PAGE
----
New musical Identical is safely entertaining in the family-friendly hands of Trevor Nunn and Stiles and Drewe at Nottingham Playhouse
“Making it up as we go along”
I’ve never actually seen The Parent Trap, either the 1961 or the 1998 films, so I was able to approach new musical Identical with relatively fresh eyes. All are based on Erich Kästner’s novel Das Doppelte Lottchen which tells of twin girls separated at birth, reunited by chance some years later and opting to live each other’s lives for the lolz. But with music and lyrics by George Stiles and Anthony Drewe and direction by Trevor Nunn, that sense of freshness isn’t always so readily apparent.
Stiles and Drewe have made an impressive career of retro British musicals (Mary Poppins, Half A Sixpence, The Wind in the Willows, Betty Blue Eyes) and here, that vibe is very much present even if the setting is altogether more Germanic here. And as is often the case, the balancing act between family-friendly and straight up twee is one which has to be negotiated constantly, not always successfully. And Nunn’s predilection for stately and traditional direction means that it is often a slog, particularly in the overlong first act.
Fortunately though, this production has been blessed with some extraordinary casting, not least because there are three sets of twins who are sharing the lead roles of Lisa and Lottie. I saw Emme and Eden Patrick (Kyla and Nicole Fox and Sienna and Savannah Robinson are the others) and if Stuart Paterson’s book is a little earnest in its straight-forwardness, the Patricks both found emotional depth to accompany their sweetness – after all, we’re talking about some seriously traumatic shit here if you pause to take in what’s actually happened!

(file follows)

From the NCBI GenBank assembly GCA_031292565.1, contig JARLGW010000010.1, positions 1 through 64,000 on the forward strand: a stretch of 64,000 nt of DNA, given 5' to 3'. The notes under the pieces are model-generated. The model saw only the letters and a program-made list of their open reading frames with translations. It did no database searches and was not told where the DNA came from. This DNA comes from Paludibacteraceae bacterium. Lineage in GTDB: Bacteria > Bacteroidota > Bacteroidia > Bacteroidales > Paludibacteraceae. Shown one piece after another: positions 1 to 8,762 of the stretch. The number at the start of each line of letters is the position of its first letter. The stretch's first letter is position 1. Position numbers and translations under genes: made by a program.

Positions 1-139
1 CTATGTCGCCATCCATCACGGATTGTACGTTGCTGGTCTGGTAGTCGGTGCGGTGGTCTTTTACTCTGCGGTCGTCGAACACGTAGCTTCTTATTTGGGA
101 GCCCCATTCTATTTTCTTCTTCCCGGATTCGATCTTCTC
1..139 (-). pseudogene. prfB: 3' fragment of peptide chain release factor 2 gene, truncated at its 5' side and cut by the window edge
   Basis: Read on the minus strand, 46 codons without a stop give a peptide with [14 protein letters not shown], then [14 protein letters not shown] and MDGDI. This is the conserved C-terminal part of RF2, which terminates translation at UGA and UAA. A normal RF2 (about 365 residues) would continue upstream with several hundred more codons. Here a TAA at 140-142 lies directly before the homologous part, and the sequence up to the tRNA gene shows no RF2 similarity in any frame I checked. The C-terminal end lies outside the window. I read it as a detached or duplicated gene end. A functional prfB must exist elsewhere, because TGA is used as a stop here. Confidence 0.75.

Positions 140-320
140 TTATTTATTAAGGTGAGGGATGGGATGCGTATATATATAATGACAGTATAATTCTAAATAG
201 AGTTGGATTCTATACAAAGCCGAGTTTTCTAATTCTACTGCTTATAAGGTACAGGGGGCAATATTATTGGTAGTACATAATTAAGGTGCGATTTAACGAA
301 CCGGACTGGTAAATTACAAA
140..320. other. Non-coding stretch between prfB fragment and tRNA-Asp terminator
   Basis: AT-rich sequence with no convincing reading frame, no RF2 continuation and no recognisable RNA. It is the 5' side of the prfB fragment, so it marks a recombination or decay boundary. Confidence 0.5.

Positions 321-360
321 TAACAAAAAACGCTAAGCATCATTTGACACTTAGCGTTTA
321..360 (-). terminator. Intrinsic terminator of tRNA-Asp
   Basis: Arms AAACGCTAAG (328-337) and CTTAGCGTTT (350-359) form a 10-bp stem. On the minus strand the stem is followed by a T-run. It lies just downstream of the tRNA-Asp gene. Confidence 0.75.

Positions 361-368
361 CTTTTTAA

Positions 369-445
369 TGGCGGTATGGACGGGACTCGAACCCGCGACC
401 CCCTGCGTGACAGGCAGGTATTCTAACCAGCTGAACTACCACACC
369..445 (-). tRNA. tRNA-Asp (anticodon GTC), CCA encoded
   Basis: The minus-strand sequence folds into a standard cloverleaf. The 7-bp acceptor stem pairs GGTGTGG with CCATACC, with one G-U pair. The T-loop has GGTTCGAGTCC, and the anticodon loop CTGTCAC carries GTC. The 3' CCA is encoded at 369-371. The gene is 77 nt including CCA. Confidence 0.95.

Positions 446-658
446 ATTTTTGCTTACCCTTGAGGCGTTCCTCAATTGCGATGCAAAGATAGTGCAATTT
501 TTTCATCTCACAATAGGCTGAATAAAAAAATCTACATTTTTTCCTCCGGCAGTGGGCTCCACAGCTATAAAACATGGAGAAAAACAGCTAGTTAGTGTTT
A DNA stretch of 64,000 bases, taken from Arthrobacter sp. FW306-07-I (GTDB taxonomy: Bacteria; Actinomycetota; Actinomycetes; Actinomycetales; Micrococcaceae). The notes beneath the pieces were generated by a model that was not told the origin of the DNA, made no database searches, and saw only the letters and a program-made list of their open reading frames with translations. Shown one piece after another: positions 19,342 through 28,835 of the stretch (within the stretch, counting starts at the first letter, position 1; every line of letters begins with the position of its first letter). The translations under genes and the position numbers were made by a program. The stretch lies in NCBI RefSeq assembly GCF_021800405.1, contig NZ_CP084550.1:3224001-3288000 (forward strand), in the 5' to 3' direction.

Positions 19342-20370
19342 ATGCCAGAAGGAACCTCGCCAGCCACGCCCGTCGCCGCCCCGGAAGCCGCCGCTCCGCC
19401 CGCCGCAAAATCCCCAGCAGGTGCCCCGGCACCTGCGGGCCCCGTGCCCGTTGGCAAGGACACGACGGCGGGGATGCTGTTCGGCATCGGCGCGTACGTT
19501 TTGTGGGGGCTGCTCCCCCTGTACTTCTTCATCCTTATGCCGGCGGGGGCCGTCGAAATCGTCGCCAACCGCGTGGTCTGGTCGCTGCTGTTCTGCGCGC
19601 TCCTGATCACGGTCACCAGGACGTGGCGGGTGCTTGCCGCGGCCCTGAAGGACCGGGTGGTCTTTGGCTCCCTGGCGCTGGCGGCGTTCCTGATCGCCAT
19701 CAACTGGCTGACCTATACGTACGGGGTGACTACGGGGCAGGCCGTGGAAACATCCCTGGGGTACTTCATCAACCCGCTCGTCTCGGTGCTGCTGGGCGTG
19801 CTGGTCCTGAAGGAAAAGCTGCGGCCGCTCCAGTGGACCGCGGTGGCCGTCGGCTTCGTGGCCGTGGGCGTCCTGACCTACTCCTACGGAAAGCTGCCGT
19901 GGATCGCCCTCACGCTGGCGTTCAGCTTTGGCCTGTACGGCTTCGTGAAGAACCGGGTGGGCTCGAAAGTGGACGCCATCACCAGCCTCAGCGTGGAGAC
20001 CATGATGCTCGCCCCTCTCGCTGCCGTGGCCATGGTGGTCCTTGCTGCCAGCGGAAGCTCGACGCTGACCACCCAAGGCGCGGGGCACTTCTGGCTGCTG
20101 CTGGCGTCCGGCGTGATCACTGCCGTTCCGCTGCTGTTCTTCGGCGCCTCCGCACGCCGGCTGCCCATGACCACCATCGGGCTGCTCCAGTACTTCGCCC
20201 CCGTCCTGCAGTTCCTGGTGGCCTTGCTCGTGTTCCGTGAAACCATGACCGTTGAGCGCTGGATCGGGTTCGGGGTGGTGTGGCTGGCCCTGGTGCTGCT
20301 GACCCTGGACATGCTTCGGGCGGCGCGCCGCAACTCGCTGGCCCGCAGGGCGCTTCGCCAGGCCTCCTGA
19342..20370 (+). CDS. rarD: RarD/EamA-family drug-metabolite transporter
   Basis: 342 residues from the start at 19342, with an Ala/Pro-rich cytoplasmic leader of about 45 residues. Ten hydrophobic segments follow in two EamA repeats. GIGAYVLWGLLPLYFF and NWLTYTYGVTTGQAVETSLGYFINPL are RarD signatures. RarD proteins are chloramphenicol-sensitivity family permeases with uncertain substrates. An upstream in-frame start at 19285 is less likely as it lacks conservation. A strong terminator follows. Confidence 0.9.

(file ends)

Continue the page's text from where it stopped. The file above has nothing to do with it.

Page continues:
But whilst I might have wanted the Brothers Grimm version of the tale, this determinedly family-friendly version knows what it is doing. Robert Jones’ set and Douglas O’Connell’s video design work wonders to move us around Germany and Austria – the split screen sections are particularly effective – and a committed adult company add ballast without detracting from the twins’ limelight: James Darch and Emily Tierney are moving as the parents; Gabrielle Lewis-Dodson a revelation once again when she dances. You feel it is a limited run though rather than a long-runner when it comes to the presumed West End ambitions- entertaining rather than essential.